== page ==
Flying more climate-friendly with hybrid-electric drives

November 22, 2021 // By Christoph Hammerschmidt
Flying more climate-friendly with hybrid-electric drives
The climate crisis has increased the pressure on aviation to develop and deploy technologies that are more climate-friendly and suitable for everyday use. Electric and hybrid-electric propulsion systems have the potential to reduce emissions from aviation through innovative aircraft configurations. The use of alternative propulsion systems impacts the entire aerodynamic concept of the aircraft.

As part of the joint project SynergIE, scientists from the German Aerospace Center DLR, together with partners Airbus, Rolls-Royce and Bauhaus Luftfahrt e.V., have investigated the overall system of a hybrid-electric short-haul aircraft for up to 100 passengers with distributed drives on the wing. With this technology, the drives are distributed over the span of the entire wing and thus lead to a more efficient flow around the aircraft.

"In classic regional aircraft, the wings are often oversized in order to achieve good take-off and landing performance," explains Dr Martin Hepperle from the DLR Institute of Aerodynamics and Flow Technology. "These aircraft then fly at too high an energy consumption in cruise flight." Highly accurate flow simulations showed that electric drives allow the thrust to be distributed over many smaller propellers. When these then overflow the wing, they provide increased lift and more efficient aerodynamics. This effect allowed the project partners to reduce the wing area and wing mass, and to reduce drag through the interaction of the propeller jets with the wing's edge vortices.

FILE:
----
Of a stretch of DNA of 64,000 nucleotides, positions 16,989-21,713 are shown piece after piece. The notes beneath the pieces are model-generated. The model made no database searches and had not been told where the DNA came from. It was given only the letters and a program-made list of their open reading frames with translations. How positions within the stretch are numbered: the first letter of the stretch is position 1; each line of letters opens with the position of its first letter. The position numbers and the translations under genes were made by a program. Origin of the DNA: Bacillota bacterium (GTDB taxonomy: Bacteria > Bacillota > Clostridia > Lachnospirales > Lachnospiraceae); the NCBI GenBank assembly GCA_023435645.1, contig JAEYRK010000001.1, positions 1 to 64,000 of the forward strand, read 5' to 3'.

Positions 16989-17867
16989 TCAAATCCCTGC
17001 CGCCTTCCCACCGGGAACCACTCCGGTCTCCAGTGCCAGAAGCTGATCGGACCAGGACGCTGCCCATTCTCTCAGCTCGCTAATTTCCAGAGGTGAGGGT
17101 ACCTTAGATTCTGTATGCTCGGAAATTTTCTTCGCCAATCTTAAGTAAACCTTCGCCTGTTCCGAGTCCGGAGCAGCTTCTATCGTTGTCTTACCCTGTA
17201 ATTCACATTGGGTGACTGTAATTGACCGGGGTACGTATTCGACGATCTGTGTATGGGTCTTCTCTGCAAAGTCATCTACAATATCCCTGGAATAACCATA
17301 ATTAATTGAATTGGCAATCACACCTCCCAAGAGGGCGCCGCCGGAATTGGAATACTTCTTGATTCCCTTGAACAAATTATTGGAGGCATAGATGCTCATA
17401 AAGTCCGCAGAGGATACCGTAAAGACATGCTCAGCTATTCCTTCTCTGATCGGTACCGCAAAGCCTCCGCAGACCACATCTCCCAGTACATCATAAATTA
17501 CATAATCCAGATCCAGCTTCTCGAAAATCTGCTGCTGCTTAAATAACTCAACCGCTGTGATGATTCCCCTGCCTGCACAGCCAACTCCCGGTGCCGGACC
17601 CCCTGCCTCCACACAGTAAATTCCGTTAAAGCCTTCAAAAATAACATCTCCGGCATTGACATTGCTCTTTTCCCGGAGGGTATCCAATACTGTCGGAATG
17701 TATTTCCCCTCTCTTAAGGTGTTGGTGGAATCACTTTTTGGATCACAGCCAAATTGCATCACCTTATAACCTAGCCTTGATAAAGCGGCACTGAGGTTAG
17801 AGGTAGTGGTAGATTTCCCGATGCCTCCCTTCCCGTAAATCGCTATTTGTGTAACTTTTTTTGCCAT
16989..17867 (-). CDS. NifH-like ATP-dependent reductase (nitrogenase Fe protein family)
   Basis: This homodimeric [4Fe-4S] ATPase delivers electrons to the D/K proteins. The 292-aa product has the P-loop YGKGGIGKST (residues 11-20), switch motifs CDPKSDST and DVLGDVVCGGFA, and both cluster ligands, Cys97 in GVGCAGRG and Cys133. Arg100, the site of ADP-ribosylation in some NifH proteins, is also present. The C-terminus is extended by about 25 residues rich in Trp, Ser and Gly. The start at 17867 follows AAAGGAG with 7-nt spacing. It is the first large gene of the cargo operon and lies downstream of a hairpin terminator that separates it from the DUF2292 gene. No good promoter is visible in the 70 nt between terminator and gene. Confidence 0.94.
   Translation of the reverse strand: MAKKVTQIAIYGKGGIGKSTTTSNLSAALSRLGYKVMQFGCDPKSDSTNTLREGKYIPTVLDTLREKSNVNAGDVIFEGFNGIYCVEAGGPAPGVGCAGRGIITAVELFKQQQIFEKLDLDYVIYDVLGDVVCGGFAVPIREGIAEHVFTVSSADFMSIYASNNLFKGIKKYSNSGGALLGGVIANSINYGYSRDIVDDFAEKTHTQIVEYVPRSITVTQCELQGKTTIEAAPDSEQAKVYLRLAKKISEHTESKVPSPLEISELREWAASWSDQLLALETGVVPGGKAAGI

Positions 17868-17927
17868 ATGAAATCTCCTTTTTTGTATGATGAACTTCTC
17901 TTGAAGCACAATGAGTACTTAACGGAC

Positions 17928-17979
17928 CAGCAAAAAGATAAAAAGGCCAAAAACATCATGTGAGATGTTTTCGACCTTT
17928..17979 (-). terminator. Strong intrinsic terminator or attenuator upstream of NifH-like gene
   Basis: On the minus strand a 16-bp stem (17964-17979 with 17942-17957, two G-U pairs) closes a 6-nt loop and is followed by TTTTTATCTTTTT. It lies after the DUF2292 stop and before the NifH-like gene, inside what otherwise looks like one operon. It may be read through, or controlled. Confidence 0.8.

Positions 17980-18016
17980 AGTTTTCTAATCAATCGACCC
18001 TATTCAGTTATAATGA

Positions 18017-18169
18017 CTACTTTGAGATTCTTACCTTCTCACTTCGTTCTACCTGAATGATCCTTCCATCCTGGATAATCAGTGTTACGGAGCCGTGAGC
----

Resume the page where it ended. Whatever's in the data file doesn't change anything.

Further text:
As a final design for an aircraft with distributed hybrid-electric drives, the researchers selected and evaluated a concept with turbo generators in the fuselage and ten electric motors along the leading edge of the wing as the best solution from a number of different approaches. By optimally designing and installing the propellers, it is possible to reduce the wing depth and rudder size and thus reduce energy consumption by about 10%. "The special arrangement of the propellers allowed us to compensate for the weight disadvantages of the hybrid-electric propulsion system," says Hepperle. "We were also able to design the vertical stabiliser smaller and thus lighter and with less drag in our multi-engine concept," Hepperle continues. "This concept can even compensate for the failure of two electric motors, so it also offers greater operational reliability."


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